Our focus here is the Hibiki Blossom Harmony.

Coldorak’s Note: today we welcome a guest author, Mac aka Kanpai Planet, who does Youtube reviews of Japanese whiskies and other Japanese drinks on his Youtube channel. Yōkoso!

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Walsh Whiskey Tweet Tasting 2021

Walsh Whiskey Tweet Tasting 2021

We’re back for another Walsh Whiskey Tweet Tasting, yay! Last year’s one was a really good one, with drams going from good to reaaally good. So what did they have for us in store for this year? Let’s find out what they brought for this Walsh Whiskey Tweet Tasting 2021. And if you want to know more about Walsh Whiskey’s history, go read my article from last year, then come back here to have a few drams with me.

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The Quiet Man Whiskey Tweet Tasting

The Quiet Man Whiskey Tweet Tasting

I guess you’re getting quite used to reading about Tweet Tastings from me now, as I’ve covered quite a few of them in the last 6 months… or more. Today, we’re back to an Irish bottler/blender, as we can see quite a lot these days. I guess it’s a sign the Irish whiskey industry is flourishing, so that’s quite good news! Let’s introduce The Quiet Man, before reviewing the three drams we got to try this time.

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Old and new Nikka Taketsuru NAS and 21-years-old

Old and new Nikka Taketsuru

The Nikka Taketsuru range is a good example of the problem Japanese whisky is facing. And I mean the true Japanese whisky, the one distilled in Japan, not the “bottle whatever and slap some Japanese kanji” fake Japanese whisky crap. As you’ve read a thousand times, there is a shortage of old Japanese whisky stocks, that is here for a long time (you can’t accelerate years, even though, and especially with 2020, you’d sometimes want to). And the demand for Japanese whisky is so high that the current production is not even enough to cover the needs. Thus, Nikka announced last year expansions for its Miyagikyo and Yoichi distilleries to fight shortage. But since whisky takes time to mature, the shortage will probably stay at least until 2030… And earlier this year, they sadly announced the total discontinuation of the 17, 21 and 25-year-old Nikka Taketsuru, their pure malt blend of Yoichi and Miyagikyo juices, named after the founder of the Nikka group. I won’t go into the history of Nikka and Masataka Taketsuru as I’ve briefly covered that previously on the Yoichi blind tasting I organized with friends. They also announced they would renew their NAS edition of Taketsuru, and thus today we’re going to review the old and new Nikka Taketsuru NAS, as well as the discontinued Taketsuru 21-year-old.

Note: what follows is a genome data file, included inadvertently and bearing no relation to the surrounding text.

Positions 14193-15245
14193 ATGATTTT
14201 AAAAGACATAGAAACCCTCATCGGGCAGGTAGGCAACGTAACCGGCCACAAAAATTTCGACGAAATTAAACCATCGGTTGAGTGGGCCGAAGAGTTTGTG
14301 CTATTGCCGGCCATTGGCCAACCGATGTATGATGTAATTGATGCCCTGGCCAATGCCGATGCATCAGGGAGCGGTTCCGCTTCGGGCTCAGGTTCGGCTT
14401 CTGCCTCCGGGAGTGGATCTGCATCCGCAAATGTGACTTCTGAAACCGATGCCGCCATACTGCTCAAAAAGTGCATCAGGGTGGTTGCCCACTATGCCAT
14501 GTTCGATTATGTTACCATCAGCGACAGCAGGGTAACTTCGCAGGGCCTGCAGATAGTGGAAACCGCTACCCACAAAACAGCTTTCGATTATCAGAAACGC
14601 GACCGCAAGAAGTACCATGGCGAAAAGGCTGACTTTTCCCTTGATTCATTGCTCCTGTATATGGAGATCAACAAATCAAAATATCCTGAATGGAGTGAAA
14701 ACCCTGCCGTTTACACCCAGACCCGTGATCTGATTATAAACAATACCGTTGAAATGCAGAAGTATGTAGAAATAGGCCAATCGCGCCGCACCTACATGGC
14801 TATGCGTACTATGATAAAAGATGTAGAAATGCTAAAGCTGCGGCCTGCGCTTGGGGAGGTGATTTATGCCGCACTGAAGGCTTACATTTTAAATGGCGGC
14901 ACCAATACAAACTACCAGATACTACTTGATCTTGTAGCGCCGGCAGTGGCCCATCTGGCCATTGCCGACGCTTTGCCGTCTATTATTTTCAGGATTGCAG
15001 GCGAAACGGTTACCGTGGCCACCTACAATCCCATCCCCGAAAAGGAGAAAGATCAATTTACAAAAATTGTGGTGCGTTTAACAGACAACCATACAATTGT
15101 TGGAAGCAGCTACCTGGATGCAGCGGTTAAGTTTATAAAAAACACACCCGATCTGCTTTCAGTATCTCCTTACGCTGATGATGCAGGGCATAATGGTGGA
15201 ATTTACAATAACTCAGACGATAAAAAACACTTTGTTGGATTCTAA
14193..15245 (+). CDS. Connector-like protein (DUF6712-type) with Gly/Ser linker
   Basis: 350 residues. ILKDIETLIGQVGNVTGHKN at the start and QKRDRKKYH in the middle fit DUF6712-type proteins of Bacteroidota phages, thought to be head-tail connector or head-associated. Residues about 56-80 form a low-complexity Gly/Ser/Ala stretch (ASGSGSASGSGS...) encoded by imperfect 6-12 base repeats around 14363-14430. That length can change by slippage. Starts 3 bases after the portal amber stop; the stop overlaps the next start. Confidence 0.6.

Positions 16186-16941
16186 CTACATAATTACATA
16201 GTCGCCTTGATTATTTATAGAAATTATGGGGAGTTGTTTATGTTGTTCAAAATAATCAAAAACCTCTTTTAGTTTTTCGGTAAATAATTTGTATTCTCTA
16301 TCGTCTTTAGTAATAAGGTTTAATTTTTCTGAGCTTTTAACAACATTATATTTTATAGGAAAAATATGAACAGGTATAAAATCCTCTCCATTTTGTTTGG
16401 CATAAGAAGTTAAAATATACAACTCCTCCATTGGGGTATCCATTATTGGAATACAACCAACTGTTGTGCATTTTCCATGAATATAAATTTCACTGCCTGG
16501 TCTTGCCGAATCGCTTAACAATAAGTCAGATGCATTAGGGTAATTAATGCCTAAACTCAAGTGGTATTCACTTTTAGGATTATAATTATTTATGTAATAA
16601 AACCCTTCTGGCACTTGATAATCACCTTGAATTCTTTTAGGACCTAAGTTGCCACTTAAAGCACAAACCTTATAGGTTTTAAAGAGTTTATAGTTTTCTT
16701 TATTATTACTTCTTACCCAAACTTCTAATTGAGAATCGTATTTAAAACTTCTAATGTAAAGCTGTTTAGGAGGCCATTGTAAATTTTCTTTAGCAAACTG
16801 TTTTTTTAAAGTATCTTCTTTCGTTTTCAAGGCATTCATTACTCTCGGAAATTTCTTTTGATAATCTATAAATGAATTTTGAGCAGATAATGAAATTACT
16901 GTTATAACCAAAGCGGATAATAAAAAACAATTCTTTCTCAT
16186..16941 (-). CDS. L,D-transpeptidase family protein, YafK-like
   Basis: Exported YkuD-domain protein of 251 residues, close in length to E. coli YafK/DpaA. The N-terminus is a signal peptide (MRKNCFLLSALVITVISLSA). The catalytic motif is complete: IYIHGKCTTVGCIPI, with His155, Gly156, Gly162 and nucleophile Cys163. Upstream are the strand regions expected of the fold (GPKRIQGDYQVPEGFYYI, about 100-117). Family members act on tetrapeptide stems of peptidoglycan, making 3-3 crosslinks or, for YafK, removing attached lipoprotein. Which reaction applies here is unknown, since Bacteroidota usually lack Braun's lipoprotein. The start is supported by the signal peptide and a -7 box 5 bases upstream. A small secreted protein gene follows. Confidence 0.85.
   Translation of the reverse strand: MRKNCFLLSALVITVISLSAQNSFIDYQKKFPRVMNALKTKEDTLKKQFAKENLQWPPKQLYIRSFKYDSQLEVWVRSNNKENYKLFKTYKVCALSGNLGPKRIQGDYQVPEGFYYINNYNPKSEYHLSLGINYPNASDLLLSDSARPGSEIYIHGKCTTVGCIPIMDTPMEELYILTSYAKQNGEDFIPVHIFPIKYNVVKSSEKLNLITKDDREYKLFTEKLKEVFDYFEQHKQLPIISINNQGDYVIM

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House of Hazelwood 18yo Review

House of Hazelwood 18yo Review

In 2011, William Grant & Sons released a first expression under the Hazelwood brand called Janet Sheet Roberts 110th Birthday Edition in 2011 (that’s a mouthful!), after William Grant’s granddaughter name. Mrs Roberts died in 2012 as the oldest woman in Scotland, aged 110 as the name of the first release suggested. Four years later in 2015, William Grant & Sons announced a new trio of whiskies under the House of Hazelwood brand, three blends aged 18, 21 and 25 years old, to be released first in the travel market early 2016 before general availability.

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Compass Box Spice Tree & Spice Tree Extravaganza Review

Compass Box Spice Tree & Spice Tree Extravaganza Review

The Spice Tree is a famous blend made by Compass Box. John Glaser, Compass Box Whisky Company‘s founder, is a man who spent many years in the wine trade. Younger, he wanted to become a wine merchant or a winemaker. After joining Diageo to work in the marketing department of Johnnie Walker, he learnt blending next to JW’s master blender Jim Beveridge. While at first he intended to slide over to Diageo’s wine department, things worked out differently and he fell in love with Scotch Whisky. Later, he decided to go back to his ambition: create. But this time, to create whisky, as he saw the idea of blending whisky as a creative art. So he decided to become not a winemaker, but a “whiskymaker”. And in 2000, he founded Compass Box Whisky.